Boundaries – The Great Wall

Image of the Great Wall

One of the best way to hold your boundaries with the narcissist in your life is to go No Contact. However, when you have children with the this beast, as I do, No Contact is not really an option. I have found that establishing boundaries with the Narcissist is not building one great wall; like the Chinese states used to protect themselves from the nomads. But rather it is more like building a fortification, with multiple smaller defenses.

Before I went to get counselling specialized in narcissist recovery, which I highly recommend, I was working tirelessly on keeping the Narcissist out. I did everything I could to keep everything in my life from my X-wife, and I would go out of my way to avoid her. When she would break a boundary, whether it was via email, via text, or in person, I would crumble. I found myself completely reverting back to the day she walked out on me. Asking myself why I was not good enough, what did I do wrong. Moments later I would become angry with myself for letting my boundary be broken. Each time it happened the depression afterwards was shorter than the time before. However, it was still there each time.

This went on for the first couple years, until I finally got tired of it and said something has to change. I sought out a therapist specializing in working with those with N.P.D. and victims of narcissistic abuse. At my first meeting I told him my goal was to no longer be emotionally effected by this person. I was determined to not let the narcissist enter my world anymore. To build a great boundary wall that was impenetrable to her ways. Over the coarse of many sessions the therapist helped me realize that the very want to hold my boundaries was causing the majority of my angst. It was something I had to work at so hard, that I would loose myself when it was broken.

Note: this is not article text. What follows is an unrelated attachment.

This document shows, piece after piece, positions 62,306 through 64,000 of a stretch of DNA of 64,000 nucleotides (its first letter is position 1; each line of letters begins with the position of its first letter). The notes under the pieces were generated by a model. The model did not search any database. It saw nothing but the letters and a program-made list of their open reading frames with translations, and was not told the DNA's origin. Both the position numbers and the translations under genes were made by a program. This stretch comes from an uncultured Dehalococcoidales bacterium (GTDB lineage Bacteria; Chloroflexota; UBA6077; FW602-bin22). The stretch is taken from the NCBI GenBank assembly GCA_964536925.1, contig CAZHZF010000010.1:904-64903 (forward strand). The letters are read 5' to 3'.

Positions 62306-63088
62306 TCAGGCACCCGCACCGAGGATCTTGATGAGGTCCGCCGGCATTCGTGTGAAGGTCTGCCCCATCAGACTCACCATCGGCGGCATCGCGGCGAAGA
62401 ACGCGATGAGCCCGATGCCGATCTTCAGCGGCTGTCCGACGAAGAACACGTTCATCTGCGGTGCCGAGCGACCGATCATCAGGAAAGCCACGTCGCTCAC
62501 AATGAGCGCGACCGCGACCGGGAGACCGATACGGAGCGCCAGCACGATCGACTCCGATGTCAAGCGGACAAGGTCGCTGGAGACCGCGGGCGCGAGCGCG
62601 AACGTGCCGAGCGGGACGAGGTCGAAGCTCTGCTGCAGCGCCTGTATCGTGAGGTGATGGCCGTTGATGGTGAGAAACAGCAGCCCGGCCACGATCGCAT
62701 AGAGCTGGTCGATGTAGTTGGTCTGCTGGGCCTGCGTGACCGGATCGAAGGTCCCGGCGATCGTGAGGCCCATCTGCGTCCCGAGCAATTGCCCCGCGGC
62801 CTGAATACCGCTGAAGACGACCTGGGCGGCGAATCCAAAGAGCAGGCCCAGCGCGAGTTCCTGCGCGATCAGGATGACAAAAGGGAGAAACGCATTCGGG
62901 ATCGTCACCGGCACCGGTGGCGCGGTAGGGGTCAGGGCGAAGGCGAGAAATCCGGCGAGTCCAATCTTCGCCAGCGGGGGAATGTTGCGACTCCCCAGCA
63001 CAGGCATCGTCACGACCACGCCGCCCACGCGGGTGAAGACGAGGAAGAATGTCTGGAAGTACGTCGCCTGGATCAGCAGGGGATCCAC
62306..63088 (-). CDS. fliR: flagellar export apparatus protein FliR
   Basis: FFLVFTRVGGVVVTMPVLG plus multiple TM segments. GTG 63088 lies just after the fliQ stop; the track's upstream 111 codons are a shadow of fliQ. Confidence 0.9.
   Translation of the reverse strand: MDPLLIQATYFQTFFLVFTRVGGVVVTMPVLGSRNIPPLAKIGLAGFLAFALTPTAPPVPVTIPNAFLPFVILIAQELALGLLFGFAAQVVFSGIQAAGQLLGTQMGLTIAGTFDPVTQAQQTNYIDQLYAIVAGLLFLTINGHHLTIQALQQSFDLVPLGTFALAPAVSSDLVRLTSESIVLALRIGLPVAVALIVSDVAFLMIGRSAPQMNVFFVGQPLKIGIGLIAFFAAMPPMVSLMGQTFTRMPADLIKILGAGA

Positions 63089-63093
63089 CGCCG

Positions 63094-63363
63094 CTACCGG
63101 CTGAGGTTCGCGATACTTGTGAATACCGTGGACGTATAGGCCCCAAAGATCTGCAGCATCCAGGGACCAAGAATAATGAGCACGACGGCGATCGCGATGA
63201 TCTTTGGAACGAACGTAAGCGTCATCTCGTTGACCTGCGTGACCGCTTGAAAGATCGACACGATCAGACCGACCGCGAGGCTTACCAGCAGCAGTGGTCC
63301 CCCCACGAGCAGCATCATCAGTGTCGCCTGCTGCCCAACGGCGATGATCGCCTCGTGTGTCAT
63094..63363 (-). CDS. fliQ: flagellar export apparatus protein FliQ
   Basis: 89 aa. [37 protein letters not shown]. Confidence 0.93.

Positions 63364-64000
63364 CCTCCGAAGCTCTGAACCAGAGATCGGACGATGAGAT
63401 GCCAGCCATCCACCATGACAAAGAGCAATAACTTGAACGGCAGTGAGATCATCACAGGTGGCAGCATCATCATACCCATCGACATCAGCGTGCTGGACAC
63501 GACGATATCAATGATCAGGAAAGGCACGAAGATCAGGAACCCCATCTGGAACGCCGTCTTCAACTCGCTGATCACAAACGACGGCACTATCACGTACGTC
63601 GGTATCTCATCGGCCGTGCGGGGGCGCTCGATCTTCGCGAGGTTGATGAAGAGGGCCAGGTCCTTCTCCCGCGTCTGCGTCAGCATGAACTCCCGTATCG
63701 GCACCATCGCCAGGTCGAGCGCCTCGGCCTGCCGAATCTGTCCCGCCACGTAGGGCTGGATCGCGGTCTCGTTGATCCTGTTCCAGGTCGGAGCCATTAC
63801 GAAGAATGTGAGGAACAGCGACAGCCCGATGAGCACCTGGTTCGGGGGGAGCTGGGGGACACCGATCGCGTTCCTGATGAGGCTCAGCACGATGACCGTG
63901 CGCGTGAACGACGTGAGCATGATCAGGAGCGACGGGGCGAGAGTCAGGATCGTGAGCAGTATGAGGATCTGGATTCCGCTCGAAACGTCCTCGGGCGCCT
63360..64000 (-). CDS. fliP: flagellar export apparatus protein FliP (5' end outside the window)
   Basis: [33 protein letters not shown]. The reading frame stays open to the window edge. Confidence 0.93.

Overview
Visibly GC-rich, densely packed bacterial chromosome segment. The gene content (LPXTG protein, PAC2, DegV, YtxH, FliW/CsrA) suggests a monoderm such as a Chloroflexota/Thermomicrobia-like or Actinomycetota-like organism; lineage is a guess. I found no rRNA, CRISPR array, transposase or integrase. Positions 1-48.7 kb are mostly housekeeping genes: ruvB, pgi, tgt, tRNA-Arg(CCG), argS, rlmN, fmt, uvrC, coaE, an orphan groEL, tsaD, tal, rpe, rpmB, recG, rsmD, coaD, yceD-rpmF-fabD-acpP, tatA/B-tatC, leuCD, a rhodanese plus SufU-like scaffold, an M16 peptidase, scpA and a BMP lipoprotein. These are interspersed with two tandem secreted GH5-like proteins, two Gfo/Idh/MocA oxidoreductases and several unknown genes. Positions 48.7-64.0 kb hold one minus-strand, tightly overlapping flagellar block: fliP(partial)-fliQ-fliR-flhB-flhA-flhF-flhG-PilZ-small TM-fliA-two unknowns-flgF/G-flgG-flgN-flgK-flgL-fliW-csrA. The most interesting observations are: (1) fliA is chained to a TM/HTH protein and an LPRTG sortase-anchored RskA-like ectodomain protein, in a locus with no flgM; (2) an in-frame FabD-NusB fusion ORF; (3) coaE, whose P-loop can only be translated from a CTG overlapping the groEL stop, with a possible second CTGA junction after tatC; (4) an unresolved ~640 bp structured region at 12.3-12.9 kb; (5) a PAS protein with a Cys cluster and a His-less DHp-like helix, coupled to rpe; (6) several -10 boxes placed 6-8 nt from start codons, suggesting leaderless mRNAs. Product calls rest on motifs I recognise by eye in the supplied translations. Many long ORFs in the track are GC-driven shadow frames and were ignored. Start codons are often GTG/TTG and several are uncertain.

The result of that discovery was to build little boundary walls, instead of one great one. Let the narcissist past one or two boundaries, but maybe not the third. I had to define boundaries in my mind that are absolutely not to be crossed and then surround those with ones that are not as important and could be ignored now and then. In doing so the Narc gets supply from crossing a boundary, but I was able to stay indifferent, knowing my most prized boundary was secure. For instance, I am holding a boundary of no contact while I have my children, because there is no need for her to contact me. If I get contact from her, I do not read it at that moment. I wait until a time I feel I want to review the contact, and maybe respond to it. If no response is warranted,  I file it away, and provide no response. My minor boundary of no contact may have been broken, but my major boundary of not interacting, or returning contact stays maintained. This little exercise has prevented most, if not all, of my episodes of depression after an encounter with my X-wife. 

Build little walls, not grand ones. Let the minor things be, protect the major boundaries! This little epiphany, along with setting the stage, which I will get to in another article, has done wonders for me. 

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What If I’m Wrong

1+1=3 (Wrong Answer)

What if your wrong? What if this person that hurt you, or is hurting you, is not a narcissist? What if he/she is correct and you are the one with a problem? What if your the narcissist? What if?